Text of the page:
True condenser mics need phantom power to run, so that’s a dead giveaway. 

You’ll also notice that the NW 800 is only 15cm or so in length (where most condenser mics are a good 20cm plus in length), which tells you that the capsule inside is probably a compact electret style one.

Microphone design: Bottom Line

Okay, so I’m not necessarily saying that these should be avoided because they are electret condensers. I’m just saying that you need to know what you’re buying.

These microphones are like $30, not $300, or even $3000, which is what most professional condensers cost.

The bottom line, though, is that neither the NW 700 nor NW 800 is going to embody audio quality that is significantly better than the mic in your phone or Bluetooth headset.

With that in mind, this one’s a tie.

Microphone design Winner: Tie

2. Polar pattern: Neewer NW 700 vs Neewer NW 800

Polar pattern: Neewer NW 700

The specifications from Neewer say that the NW 700’s polar pattern is a cardioid. However, looking at the image provided (above), it looks to me to be closer to an omnidirectional mic.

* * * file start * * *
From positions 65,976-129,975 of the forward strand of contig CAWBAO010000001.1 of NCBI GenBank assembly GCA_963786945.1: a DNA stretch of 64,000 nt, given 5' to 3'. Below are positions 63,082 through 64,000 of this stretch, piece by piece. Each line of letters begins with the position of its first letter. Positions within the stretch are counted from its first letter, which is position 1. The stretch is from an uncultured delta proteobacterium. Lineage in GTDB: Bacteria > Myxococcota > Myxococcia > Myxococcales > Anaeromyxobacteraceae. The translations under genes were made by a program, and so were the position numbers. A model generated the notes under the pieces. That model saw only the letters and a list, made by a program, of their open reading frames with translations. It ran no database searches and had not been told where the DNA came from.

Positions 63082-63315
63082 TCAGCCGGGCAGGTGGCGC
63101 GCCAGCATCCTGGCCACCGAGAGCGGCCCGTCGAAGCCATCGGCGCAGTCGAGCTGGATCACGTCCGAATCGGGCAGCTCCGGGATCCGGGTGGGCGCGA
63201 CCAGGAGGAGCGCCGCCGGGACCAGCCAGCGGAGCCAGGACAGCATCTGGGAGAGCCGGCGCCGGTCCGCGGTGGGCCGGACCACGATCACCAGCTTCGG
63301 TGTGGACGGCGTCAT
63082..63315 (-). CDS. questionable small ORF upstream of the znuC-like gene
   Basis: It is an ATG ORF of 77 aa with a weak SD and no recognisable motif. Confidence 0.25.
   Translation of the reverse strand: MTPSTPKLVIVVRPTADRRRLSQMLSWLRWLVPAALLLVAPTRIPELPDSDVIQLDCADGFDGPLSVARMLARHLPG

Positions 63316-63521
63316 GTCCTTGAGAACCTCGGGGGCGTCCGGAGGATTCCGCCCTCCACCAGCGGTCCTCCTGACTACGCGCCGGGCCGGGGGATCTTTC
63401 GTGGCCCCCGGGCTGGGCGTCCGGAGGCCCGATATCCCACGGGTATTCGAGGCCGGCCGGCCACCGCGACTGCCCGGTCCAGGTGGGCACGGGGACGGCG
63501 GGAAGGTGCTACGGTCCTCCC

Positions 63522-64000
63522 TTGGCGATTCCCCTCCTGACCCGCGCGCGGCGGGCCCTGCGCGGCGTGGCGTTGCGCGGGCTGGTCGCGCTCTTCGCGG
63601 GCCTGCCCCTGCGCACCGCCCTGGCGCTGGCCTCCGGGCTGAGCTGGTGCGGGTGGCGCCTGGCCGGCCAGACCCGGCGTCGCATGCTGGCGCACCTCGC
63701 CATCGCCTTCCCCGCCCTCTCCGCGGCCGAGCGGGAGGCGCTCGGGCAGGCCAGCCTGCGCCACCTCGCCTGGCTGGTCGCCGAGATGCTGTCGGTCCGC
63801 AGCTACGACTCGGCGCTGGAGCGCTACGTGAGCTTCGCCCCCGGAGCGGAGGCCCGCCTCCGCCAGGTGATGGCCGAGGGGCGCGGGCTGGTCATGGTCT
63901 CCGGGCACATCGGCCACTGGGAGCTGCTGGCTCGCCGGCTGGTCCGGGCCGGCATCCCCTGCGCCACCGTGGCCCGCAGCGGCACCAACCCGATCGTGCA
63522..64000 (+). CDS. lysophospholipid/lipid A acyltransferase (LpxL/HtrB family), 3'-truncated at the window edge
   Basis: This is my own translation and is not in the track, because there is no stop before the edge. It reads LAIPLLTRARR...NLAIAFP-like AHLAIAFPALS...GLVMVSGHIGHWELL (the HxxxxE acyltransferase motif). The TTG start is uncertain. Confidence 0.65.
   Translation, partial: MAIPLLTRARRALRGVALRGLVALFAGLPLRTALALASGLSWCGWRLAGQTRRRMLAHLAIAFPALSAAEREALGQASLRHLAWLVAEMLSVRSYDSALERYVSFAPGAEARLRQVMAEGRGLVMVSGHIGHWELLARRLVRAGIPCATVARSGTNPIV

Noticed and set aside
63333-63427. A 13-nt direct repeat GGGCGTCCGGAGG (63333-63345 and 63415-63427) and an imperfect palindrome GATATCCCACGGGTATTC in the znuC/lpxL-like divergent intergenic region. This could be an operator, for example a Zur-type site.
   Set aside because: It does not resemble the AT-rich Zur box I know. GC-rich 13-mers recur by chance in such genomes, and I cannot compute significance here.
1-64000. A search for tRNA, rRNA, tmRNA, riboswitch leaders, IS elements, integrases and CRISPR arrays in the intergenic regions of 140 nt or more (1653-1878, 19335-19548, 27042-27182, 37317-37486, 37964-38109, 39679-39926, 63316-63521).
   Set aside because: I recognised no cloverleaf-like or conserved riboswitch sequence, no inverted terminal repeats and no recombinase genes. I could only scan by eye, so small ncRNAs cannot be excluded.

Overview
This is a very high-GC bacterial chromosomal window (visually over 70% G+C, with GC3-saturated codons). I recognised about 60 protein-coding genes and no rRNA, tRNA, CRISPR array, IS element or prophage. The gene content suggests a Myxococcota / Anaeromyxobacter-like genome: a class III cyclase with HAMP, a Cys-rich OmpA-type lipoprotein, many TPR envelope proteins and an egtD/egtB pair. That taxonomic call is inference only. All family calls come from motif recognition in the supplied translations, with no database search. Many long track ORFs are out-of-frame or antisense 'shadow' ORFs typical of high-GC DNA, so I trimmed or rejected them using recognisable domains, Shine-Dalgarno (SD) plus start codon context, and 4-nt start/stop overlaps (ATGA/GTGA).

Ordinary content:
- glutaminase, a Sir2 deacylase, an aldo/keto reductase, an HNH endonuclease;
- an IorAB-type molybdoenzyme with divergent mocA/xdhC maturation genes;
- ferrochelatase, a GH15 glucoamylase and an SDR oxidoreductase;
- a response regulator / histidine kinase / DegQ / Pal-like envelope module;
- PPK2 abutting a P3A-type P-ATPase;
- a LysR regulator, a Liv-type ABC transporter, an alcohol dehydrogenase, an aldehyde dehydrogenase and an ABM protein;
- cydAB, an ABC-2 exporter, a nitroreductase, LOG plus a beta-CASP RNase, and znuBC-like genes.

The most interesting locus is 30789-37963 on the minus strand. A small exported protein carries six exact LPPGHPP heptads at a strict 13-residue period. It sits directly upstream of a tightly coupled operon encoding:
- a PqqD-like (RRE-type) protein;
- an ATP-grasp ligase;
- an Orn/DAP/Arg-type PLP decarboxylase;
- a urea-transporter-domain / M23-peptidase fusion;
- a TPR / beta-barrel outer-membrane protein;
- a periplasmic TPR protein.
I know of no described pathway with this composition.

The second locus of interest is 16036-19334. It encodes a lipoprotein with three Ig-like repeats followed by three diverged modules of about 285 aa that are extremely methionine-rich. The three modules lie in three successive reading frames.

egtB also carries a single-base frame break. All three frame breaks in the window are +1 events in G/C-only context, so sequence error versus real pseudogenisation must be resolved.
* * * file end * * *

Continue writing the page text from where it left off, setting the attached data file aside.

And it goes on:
It’s somewhere in between, at least, so I guess you could say it’s a loose or wide cardioid pattern, but it’s definitely not as tight or as strong in the rear-rejection as you’d typically expect from a cardioid mic.

Polar pattern: Neewer NW 800

The NW 800 is kind of in the same boat with regard to polar patterns, except that on paper, this is called a hypercardioid shape.

To me, though, this looks more like what I’d expect from a cardioid pattern (see below).

Hypercardioid microphones tend to have a pronounced rear bulb, due to the type of mic capsules required to generate that kind of side rejection.

Polar pattern: Bottom Line

The difficult part here is ascertaining whether the polar pattern images provided by Neewer are actually related to the mic performance itself, or if they are simply stock depictions of what polar patterns look like.

I say this because they give no indication as to what distance or frequency the response was measured at, as is typical for microphone polar pattern graphs.

If we assume, though, that these are correct and relevant to the mic type, then I’d say that the NW 800 offers a preferred polar pattern given that it more closely resembles a typical cardioid shape.